It’s set to be a cracking virtual summer for cricket fans as Cricket 22 hits the shelves and the southern hemisphere is treated to an Ashes series and the 11th edition of the Big Bash. In fact, with this latest cricket sim release the only excuse you should have to go outside is to actually attend a cricket match!
Coming up to bat is pretty straightforward, and by far the most fun experience in Cricket 22. Everything that you hit is a single, a boundary, or it goes straight to a fielder. Twos and threes are almost non-existent and, unless you completely mess up the timing (which happens frequently), wickets are even rarer. For the most part, you’re hitting your shots along the ground, because most aerial shots will spoon straight up in the air for the easiest of catches. Early indicators in the bowling run up can give you a hint whether the ball will drop in short or up on your toes, meaning you can line up multiple shot options based on field placements in preparation for the delivery and your batsman’s individual strengths. It takes a few overs to really dial in to what’s happening here, but the visual clues are loud and clear once you know what to look for.
Cricket 22’s bowling is more of a mixed bag. You select a delivery type, choose the target spot for the ball to land, and then punch in a combination of options that could launch the next SpaceX shuttle. So many things go into making a delivery perfect, that by the time your opposition is so exhausted from smacking boundaries that you trap them with a peach, it’s hard to remember exactly what you did. Even the arcade style of bowling can be overly complex, so that you really do feel like you’ve earned the wickets that you take. You can bowl to a plan and set up batsmen with a series of short pitched deliveries and then drop in a toe crusher with satisfying results.
Controls across the game, including the quick time fielding minigames, range from a challenging combination of sticks and buttons to simple arcade solutions. It means that you can really tailor the experience to exactly your skill or interest level. For the most part, the arcade options are perfectly fine and allow you to focus on enjoying the game rather than agonising over a complex series of movements that makes Steve Smith’s preparations look tame.
The highly customisable solo career is plenty of fun, where you can build up your ideal cricketer from your boot studs all the way to your trashy neck tattoos. You take control of an up-and-coming superstar all the way from their regional club team roots to the national squad. It has some satisfying sports sim RPG-lite elements to the experience where your character builds stats in specific areas of strength. Scoring a strong cover drive boundary or bowling a sharp delivery that rattles the batsman will boost your stats in those areas. It rewards players for trialling multiple options and not just spamming one technique. You could do that of course, but it means that as the opposition gets progressively more difficult, you’ll start to struggle in the big matches. You can also choose to play as the whole team for the full game or just experience your player’s moments, which means careers can grow in a much more video game accessible timeframe.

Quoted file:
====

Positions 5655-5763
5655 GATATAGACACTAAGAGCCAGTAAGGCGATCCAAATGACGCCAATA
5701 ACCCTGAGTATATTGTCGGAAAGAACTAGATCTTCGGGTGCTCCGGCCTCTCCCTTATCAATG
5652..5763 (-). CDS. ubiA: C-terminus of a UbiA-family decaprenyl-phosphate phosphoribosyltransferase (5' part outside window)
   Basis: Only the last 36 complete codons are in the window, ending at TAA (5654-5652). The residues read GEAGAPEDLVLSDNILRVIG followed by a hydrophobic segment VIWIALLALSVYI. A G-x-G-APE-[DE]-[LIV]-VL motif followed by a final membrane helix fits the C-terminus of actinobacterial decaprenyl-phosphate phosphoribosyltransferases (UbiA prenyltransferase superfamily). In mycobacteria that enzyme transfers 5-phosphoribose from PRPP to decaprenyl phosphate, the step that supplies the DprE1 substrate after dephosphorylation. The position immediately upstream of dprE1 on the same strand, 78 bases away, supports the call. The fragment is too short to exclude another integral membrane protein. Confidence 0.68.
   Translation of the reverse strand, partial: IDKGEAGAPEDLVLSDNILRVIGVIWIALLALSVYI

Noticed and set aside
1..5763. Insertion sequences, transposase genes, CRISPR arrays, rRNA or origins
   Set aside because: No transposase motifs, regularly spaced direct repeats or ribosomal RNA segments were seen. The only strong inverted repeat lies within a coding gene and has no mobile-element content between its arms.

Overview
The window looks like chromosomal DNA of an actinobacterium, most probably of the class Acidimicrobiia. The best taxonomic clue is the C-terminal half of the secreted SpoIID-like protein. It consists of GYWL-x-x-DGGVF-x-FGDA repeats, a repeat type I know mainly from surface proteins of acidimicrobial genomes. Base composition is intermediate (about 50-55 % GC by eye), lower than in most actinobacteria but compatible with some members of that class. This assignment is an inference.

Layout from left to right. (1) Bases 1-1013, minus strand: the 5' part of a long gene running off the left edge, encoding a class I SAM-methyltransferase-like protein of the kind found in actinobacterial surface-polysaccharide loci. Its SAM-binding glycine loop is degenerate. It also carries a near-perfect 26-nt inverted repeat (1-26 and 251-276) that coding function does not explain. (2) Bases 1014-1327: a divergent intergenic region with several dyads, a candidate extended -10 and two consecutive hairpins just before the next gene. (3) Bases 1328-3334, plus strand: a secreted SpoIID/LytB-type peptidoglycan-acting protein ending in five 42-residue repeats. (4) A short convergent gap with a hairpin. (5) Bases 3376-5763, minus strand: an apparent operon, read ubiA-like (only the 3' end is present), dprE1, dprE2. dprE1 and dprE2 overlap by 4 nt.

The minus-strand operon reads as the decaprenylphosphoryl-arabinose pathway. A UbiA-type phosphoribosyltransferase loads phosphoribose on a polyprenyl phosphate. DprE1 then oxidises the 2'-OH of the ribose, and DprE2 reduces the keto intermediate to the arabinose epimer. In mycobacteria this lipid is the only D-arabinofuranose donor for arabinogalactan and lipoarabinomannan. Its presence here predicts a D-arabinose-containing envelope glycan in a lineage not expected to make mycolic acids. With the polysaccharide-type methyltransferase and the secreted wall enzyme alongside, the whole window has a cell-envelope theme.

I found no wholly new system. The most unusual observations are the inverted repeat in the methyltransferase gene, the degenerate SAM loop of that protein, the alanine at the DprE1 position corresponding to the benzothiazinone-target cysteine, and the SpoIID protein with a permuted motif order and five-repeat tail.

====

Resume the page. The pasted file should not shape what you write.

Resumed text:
The commentary plays a bit of a light touch to this game, allowing the atmosphere of the crowd and the crack of the ball on willow to do most of the talking. And while it does break a little bit of the realism factor, it is great hearing the legendary Isa Guha and infamous Mike Atherton commentating on a regional Victorian match between Box Hill and Warrnambool. Mind you, it’s a step up from Cricket 19’s Michael Slater, who seemed to be attending an entirely different match.
“What Cricket 22 lacks in polish, it makes up for with heart.”
We encountered a lot of glitches in Cricket 22, and it’s hard to tell really where the issue is. Mostly it revolves around the fielding, which is problematic at best. In some instances, fielders get to a firmly struck shot, dive on the ball for a great save and then casually walk across the boundary rope. Or they might take a shot at the stumps which misses the wickets, backup fielder and most of the pitch entirely for massive overthrows. It’s more than clunky, and threatens to break down the experience entirely as you hope and pray that you don’t have to rely on one of them actually catching the ball.
What Cricket 22 lacks in polish, it makes up for with heart. Big Ant is a much smaller studio with the fraction of the budget that the big names like EA and 2K play with. This is a lovingly curated cricketing experience on the virtual stage that can be enjoyed by players of all skill levels. It definitely feels on par with other Big Ant releases like Cricket 19 and AO Tennis. Cricket 22 is the perfect summer time companion, which will fit in nicely between viewings of the Ashes or the Big Bash.
Cricket 22 is available now on PS5, Xbox and PS4, with Switch coming January 28. 2022.